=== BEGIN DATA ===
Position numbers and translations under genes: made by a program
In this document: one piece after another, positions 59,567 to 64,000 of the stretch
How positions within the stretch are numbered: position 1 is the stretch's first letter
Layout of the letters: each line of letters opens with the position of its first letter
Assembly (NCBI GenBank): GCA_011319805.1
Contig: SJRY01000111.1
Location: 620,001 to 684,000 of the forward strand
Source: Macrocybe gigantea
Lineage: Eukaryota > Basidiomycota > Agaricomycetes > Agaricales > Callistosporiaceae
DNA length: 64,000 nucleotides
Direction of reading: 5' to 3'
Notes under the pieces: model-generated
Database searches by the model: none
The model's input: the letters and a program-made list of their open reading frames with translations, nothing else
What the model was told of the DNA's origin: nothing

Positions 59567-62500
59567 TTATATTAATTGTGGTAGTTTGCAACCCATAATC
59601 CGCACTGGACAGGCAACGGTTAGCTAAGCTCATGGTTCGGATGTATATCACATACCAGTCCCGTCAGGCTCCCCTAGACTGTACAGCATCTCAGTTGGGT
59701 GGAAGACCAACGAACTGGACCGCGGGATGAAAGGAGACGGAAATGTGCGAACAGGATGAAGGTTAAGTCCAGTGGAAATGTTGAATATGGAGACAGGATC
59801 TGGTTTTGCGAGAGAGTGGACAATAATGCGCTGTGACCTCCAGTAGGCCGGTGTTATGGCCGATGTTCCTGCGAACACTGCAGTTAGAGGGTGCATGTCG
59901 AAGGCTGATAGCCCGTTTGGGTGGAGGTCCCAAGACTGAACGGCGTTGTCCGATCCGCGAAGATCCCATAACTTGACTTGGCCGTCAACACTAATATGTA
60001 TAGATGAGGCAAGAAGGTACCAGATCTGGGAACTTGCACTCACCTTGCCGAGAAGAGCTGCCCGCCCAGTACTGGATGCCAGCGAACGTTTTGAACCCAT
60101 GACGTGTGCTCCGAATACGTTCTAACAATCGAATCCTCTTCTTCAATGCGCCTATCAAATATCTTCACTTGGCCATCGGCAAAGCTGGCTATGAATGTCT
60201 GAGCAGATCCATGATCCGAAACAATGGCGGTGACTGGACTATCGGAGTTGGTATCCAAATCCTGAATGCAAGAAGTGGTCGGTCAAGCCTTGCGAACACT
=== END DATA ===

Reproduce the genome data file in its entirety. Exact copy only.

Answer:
Position numbers and translations under genes: made by a program
In this document: one piece after another, positions 59,567 to 64,000 of the stretch
How positions within the stretch are numbered: position 1 is the stretch's first letter
Layout of the letters: each line of letters opens with the position of its first letter
Assembly (NCBI GenBank): GCA_011319805.1
Contig: SJRY01000111.1
Location: 620,001 to 684,000 of the forward strand
Source: Macrocybe gigantea
Lineage: Eukaryota > Basidiomycota > Agaricomycetes > Agaricales > Callistosporiaceae
DNA length: 64,000 nucleotides
Direction of reading: 5' to 3'
Notes under the pieces: model-generated
Database searches by the model: none
The model's input: the letters and a program-made list of their open reading frames with translations, nothing else
What the model was told of the DNA's origin: nothing

Positions 59567-62500
59567 TTATATTAATTGTGGTAGTTTGCAACCCATAATC
59601 CGCACTGGACAGGCAACGGTTAGCTAAGCTCATGGTTCGGATGTATATCACATACCAGTCCCGTCAGGCTCCCCTAGACTGTACAGCATCTCAGTTGGGT
59701 GGAAGACCAACGAACTGGACCGCGGGATGAAAGGAGACGGAAATGTGCGAACAGGATGAAGGTTAAGTCCAGTGGAAATGTTGAATATGGAGACAGGATC
59801 TGGTTTTGCGAGAGAGTGGACAATAATGCGCTGTGACCTCCAGTAGGCCGGTGTTATGGCCGATGTTCCTGCGAACACTGCAGTTAGAGGGTGCATGTCG
59901 AAGGCTGATAGCCCGTTTGGGTGGAGGTCCCAAGACTGAACGGCGTTGTCCGATCCGCGAAGATCCCATAACTTGACTTGGCCGTCAACACTAATATGTA
60001 TAGATGAGGCAAGAAGGTACCAGATCTGGGAACTTGCACTCACCTTGCCGAGAAGAGCTGCCCGCCCAGTACTGGATGCCAGCGAACGTTTTGAACCCAT
60101 GACGTGTGCTCCGAATACGTTCTAACAATCGAATCCTCTTCTTCAATGCGCCTATCAAATATCTTCACTTGGCCATCGGCAAAGCTGGCTATGAATGTCT
60201 GAGCAGATCCATGATCCGAAACAATGGCGGTGACTGGACTATCGGAGTTGGTATCCAAATCCTGAATGCAAGAAGTGGTCGGTCAAGCCTTGCGAACACT